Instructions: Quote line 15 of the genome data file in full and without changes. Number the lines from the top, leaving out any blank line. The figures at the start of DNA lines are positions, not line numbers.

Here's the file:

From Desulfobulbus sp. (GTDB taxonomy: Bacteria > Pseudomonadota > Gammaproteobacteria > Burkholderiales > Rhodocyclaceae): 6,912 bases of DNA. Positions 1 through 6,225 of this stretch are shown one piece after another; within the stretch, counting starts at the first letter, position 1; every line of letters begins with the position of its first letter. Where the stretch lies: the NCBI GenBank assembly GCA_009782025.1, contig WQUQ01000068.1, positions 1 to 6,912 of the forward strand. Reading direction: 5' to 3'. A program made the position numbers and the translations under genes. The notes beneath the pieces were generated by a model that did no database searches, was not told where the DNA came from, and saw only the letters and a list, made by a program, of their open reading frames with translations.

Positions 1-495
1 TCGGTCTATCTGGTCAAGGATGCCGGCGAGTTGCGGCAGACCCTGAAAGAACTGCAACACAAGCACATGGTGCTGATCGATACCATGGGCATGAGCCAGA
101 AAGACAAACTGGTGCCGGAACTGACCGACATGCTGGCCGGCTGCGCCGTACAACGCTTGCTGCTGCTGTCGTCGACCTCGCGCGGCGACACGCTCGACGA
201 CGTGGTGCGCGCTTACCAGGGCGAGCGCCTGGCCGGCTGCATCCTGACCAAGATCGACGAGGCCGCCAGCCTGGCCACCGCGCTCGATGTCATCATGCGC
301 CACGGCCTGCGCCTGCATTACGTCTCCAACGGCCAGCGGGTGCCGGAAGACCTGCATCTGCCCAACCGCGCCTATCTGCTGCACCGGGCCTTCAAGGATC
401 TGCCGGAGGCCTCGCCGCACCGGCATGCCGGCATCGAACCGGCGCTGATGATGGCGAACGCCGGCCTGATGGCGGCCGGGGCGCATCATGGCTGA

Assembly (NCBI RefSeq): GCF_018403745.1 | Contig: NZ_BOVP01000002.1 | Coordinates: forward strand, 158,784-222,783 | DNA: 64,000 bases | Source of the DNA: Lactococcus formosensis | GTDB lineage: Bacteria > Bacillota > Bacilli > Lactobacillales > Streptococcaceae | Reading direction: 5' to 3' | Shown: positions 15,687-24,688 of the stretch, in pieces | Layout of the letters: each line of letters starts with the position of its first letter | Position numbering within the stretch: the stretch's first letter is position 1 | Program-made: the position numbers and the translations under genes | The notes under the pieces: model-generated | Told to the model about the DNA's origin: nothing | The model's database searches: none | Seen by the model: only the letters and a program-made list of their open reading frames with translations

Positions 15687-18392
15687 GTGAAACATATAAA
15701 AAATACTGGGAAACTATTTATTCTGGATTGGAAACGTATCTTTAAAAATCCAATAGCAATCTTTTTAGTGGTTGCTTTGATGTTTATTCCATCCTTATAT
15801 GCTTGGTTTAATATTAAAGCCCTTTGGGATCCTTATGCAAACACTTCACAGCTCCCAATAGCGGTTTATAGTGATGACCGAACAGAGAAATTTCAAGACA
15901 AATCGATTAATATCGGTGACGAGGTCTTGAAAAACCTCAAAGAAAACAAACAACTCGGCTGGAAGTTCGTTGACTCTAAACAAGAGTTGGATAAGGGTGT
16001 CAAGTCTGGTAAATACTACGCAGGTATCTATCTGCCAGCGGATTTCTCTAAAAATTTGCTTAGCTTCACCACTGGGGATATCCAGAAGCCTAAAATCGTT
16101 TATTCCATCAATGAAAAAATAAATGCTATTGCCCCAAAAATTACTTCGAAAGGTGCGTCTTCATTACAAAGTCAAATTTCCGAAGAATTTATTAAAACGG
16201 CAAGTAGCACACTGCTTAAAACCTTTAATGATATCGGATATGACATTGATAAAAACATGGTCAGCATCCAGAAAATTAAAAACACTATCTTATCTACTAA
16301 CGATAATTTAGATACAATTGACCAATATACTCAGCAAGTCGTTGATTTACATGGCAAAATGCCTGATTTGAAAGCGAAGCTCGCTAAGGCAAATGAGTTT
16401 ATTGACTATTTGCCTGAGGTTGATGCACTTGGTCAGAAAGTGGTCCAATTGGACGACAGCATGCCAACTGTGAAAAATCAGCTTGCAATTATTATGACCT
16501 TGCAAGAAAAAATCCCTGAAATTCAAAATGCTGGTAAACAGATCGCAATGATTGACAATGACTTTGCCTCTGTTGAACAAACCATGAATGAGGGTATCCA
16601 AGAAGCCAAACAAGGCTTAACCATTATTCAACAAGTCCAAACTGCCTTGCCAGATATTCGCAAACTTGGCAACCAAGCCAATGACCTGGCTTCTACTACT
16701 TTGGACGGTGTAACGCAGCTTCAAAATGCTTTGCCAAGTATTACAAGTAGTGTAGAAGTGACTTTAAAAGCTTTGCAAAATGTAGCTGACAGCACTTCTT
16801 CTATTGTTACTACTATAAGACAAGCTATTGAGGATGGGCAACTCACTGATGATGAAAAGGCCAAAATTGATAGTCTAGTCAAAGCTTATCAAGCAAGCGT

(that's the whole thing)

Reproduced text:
16101 TATTCCATCAATGAAAAAATAAATGCTATTGCCCCAAAAATTACTTCGAAAGGTGCGTCTTCATTACAAAGTCAAATTTCCGAAGAATTTATTAAAACGG